This month we decided to select something really different from the usual green teas. So here goes a Sobacha (そば茶) from Hokkaido (北海道).
Buckwheat – Sapporo Syoumeiann (札幌長命庵)
Sobacha (そば茶) literally means "buckwheat tea". It's an infusion made from roasted buckwheat, popular in Japan but also in Korea and China. It's not a tea, properly speaking, as it's not made from the tea plant – Camellia sinensis.
Buckwheat is originary from China, more precisely from the North-West of the current province of Yunnan. It's cultivation spread to the entirety of East Asia, including Korea and Japan where it's very popular, and then all the way to Europe from the XIVe century.
The producer of the Sobacha that we selected, Sapporo Syoumeiann (札幌長命庵), is cultivating buckwheat of a variety called Dattan (韃靼), without using industrial insecticide or chemical fertilizer. It is this producer who introduced this variety of buckwheat to Hokkaido, in 1995.
Sobacha inherit the properties of buckwheat, making it a beverage rich in vitamin B, magnesium and antioxidants. Buckwheat grains are edible, so do not hesitate to eat them after infusion!
Sobacha is good both hot or iced. Its taste is light, nutty with notes of hazelnut. Perfect to drink with a meal, or in the evening before sleep. Indeed, Sobacha doesn't contain caffein, so drink as much as you like!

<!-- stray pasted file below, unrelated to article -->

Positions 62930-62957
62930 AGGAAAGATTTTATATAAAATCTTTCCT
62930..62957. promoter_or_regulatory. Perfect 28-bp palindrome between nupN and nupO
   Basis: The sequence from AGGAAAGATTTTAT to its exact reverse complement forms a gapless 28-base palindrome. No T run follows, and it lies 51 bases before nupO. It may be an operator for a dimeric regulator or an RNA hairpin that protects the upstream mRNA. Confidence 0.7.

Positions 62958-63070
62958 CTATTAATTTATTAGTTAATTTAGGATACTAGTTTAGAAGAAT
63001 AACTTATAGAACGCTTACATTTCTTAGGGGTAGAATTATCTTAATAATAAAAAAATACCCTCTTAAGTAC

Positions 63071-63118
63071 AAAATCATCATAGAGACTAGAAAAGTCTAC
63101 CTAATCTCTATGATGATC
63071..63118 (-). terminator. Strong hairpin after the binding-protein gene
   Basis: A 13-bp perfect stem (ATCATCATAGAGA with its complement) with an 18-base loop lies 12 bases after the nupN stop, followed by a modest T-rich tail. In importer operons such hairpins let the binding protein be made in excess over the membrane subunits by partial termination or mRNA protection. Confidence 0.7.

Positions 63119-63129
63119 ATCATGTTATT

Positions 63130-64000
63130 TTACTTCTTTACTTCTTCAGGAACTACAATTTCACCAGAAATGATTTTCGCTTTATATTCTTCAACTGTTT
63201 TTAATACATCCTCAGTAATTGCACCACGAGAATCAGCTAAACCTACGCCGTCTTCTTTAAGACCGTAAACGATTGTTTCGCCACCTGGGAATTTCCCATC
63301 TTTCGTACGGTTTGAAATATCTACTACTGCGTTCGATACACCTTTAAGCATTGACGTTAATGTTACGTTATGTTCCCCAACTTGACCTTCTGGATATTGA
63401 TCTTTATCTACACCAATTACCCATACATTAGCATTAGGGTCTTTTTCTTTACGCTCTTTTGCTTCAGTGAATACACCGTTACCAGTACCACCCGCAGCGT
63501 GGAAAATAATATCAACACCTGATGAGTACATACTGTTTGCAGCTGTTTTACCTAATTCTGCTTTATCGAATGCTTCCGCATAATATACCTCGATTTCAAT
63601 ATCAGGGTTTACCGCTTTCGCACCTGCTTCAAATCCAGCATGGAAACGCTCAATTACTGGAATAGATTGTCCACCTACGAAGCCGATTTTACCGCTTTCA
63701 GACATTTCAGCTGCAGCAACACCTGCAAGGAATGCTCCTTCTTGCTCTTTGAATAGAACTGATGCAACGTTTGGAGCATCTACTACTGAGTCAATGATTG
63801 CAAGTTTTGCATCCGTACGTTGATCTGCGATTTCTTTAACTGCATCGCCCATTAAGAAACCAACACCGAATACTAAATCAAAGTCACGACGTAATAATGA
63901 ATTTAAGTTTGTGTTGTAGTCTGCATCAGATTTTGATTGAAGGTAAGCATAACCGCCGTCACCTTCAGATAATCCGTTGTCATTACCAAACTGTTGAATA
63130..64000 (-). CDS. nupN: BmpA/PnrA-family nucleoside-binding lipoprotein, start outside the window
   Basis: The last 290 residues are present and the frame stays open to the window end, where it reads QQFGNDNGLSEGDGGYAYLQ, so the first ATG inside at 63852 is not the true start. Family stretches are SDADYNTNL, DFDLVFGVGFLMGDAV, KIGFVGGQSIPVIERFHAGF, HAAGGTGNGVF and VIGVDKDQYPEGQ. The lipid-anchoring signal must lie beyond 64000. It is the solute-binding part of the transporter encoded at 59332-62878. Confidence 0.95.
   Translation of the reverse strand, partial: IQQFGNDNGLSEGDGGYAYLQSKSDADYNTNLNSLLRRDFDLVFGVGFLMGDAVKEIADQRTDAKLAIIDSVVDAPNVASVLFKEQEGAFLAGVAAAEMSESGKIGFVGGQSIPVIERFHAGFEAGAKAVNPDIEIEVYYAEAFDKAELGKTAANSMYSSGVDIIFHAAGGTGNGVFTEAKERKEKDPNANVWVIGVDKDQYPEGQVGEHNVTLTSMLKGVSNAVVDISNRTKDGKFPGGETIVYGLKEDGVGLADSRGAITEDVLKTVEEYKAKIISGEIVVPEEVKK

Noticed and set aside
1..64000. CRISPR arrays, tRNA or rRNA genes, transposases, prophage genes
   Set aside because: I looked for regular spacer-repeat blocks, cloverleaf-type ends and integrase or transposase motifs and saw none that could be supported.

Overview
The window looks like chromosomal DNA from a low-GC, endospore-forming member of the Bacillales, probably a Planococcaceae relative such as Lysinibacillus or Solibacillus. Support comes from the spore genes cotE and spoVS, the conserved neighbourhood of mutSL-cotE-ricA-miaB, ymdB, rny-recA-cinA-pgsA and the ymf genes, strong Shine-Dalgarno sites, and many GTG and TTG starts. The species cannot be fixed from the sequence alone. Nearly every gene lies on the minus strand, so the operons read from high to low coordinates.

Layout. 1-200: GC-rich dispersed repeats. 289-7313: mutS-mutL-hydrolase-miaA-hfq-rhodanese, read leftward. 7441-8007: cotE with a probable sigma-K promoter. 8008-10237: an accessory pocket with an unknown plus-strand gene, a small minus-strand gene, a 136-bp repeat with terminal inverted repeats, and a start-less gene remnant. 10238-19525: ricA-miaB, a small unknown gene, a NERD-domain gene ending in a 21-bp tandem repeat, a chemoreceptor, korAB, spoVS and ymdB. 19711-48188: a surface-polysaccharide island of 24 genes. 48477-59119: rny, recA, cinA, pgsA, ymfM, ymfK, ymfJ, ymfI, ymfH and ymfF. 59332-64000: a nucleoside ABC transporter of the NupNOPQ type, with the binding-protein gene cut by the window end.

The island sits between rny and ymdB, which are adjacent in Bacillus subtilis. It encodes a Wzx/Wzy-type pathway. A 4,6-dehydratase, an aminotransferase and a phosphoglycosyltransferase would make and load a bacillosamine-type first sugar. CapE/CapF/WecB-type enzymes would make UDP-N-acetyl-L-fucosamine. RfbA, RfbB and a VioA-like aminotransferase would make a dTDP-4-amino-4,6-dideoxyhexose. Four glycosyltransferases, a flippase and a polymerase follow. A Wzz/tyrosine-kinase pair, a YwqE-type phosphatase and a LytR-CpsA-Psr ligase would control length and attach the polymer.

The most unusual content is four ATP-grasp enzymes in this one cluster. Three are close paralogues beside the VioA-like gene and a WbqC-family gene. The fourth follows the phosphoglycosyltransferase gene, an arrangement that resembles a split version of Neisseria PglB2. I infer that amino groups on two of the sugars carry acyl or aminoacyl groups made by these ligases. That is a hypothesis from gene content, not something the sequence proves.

Buckwheat field – Sapporo Syoumeiann (札幌長命庵)
Hokkaido, land of the Ainus
Of the four main islands of Japan, Hokkaido (北海道) is the northernmost. Too cold, tea plants cannot grow there, so we don't often have an opportunity to send you products from this vast area.
You might not know about it, but Japan encompass more than just one culture. Indeed Hokkaido is the land of the Ainu people, ethnically closer to peoples from the North-East of Asia (Siberia, etc.) than to other Japanese inhabitants. On June 6th, 2008, the Japanese government formally recognized Ainu as an indigenous people with a distinct language, religion and culture.
The history of Hokkaido before being conquered by the Japanese is not very well documented, as its inhabitants didn't have a writing system. Several peoples were living there, including Mishihase et Emishi (the latter in part pushed back to Hokkaido from the North of Honshu, the main island of Japan). One or several of these are certainly the ancestors of contemporary Ainus.
In popular culture, maybe you have seen "Princess Mononoke" from Studio Ghibli. Prince Ashitaka is introduced as the member of an Emishi tribe. The representation of this Emishi tribe (the village, clothes, beliefs, etc.) is inspired by the Ainu traditional culture.
The amount should be adapted according to the desired taste: it should be around 1tbsp (5 grams) of sobacha for 1L (30oz) of spring water. The infusion should last between 2 and 3 minutes in boiling water. Further infusions should last longer.
Enjoy hot or iced!